Instead I was spinning, and the others with me, fingers sweating and bodies freezing, and with every revolution we could see the stars grow a little less pale, we could hear, behind the walls, before the sea, the city livening, squares markets passersby quickening pace, humming with life. The dead who walk the town needed us. With every revolution they regained color and heft, they advanced more quickly, they nearly had faces. But we, with every revolution, and even though it was going so quickly that our gowns, our hair, our features were melting into a single blurred wave, with every revolution we were losing a bit of shape, a bit of fire, we were going to become air, I could feel it, then water then earth, frozen dust thrown high into the cage of the sky or only good for sticking to the soles of your feet. Or else (but it’s the same) we were going to find ourselves on the streets, between the walls, lined up two by two between the arrow-slits, marching in step, in order, in our white bridal gowns, then heavy and slow with our pregnant bellies, nodding our docile shaved heads, saying yes 
   yes to everything, to the trapped stars and the march of the dead, to the useful rites and the hollow phrases, to the rumors, to the markets, to the rhythms and the laws, yes to the order, yes to the cycle, to all the cycles, the one that makes the great damned souls in the night sky turn like little rodents in their wheel, the one that changes the grain into grass, the grass into wheat, the wheat into shit, the one that folds and refolds the sea like an old sheet, the one that kills the fire in the earth, the one that makes the girls dance to better shackle them, the one that burdens then empties their bellies, the one that reigns over their blood.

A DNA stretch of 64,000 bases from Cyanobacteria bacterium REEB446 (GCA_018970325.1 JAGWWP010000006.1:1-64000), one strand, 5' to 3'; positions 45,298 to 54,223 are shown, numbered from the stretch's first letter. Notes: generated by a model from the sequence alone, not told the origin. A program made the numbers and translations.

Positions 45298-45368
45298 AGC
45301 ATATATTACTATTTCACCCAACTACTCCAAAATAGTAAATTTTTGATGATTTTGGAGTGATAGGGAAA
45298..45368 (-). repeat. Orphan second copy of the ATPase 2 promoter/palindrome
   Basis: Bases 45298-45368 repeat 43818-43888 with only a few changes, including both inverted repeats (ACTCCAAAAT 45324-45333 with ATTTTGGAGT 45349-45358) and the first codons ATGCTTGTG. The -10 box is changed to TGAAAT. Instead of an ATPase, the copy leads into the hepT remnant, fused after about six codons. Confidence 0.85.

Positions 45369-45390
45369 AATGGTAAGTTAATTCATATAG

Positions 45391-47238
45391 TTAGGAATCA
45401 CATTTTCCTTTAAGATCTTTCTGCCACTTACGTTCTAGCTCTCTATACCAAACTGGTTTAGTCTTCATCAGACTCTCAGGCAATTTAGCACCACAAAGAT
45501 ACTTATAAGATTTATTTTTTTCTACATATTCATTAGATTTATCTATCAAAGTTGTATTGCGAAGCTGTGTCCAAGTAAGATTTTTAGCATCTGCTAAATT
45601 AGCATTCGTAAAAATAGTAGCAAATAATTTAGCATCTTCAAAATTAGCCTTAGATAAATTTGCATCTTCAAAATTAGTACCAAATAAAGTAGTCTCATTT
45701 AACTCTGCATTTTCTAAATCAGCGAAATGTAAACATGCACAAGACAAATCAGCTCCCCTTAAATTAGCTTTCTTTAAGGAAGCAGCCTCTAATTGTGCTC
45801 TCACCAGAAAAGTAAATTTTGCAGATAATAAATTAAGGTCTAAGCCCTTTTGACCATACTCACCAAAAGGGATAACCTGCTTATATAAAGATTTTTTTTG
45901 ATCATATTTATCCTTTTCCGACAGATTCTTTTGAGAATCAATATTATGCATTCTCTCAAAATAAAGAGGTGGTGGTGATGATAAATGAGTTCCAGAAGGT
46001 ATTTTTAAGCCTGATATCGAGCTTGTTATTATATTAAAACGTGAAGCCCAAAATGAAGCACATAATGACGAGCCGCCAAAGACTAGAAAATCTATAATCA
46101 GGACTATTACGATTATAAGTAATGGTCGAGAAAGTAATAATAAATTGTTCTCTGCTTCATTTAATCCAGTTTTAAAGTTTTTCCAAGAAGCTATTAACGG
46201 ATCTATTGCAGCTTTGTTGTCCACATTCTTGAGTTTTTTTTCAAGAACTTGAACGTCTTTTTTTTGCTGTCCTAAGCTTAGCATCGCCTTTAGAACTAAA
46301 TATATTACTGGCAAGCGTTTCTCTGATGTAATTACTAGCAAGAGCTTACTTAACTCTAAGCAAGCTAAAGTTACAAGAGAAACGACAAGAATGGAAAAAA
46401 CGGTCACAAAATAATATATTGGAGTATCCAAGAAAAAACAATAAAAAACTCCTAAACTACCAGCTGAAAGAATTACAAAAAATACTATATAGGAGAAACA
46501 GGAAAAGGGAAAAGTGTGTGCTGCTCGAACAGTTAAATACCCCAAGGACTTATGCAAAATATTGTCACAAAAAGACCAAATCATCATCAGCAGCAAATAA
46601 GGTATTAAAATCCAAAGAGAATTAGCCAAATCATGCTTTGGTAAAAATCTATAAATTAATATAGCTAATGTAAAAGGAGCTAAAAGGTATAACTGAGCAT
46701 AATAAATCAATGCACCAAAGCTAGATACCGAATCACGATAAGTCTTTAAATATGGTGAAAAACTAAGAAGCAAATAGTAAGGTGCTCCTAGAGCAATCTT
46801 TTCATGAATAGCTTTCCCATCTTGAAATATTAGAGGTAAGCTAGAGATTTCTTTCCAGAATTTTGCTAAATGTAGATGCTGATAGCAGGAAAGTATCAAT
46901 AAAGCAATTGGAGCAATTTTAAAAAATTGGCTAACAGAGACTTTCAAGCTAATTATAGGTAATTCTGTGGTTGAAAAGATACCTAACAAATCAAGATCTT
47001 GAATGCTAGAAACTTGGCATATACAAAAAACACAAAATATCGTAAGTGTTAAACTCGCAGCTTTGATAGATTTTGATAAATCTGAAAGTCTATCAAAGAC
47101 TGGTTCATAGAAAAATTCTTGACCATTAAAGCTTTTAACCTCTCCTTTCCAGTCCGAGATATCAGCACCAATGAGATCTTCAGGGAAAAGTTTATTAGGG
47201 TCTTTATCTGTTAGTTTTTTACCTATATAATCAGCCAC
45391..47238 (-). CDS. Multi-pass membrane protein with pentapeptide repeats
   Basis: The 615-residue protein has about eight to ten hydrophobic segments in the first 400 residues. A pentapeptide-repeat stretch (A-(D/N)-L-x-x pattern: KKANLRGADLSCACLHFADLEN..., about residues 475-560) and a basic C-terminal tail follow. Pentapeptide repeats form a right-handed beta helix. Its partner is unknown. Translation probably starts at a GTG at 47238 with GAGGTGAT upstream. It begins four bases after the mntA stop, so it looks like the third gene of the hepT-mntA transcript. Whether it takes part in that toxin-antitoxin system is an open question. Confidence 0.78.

I grit my teeth. I sank my nails into the liquid hands I was holding, shoved my feet firmly into the earth: I stopped it all. For one moment the dance wavered like a wind-blown flame, we could have fallen, collapsed on one another a house of cards queens of clubs, but it was still too soon, we stayed motionless for a moment in perfect silence, no more cries breaths or waves, and then, suddenly, I took the first step in a shattered dance.

translated from the French by Wendeline A. Hardenberg

Used by permission of Mercure de France.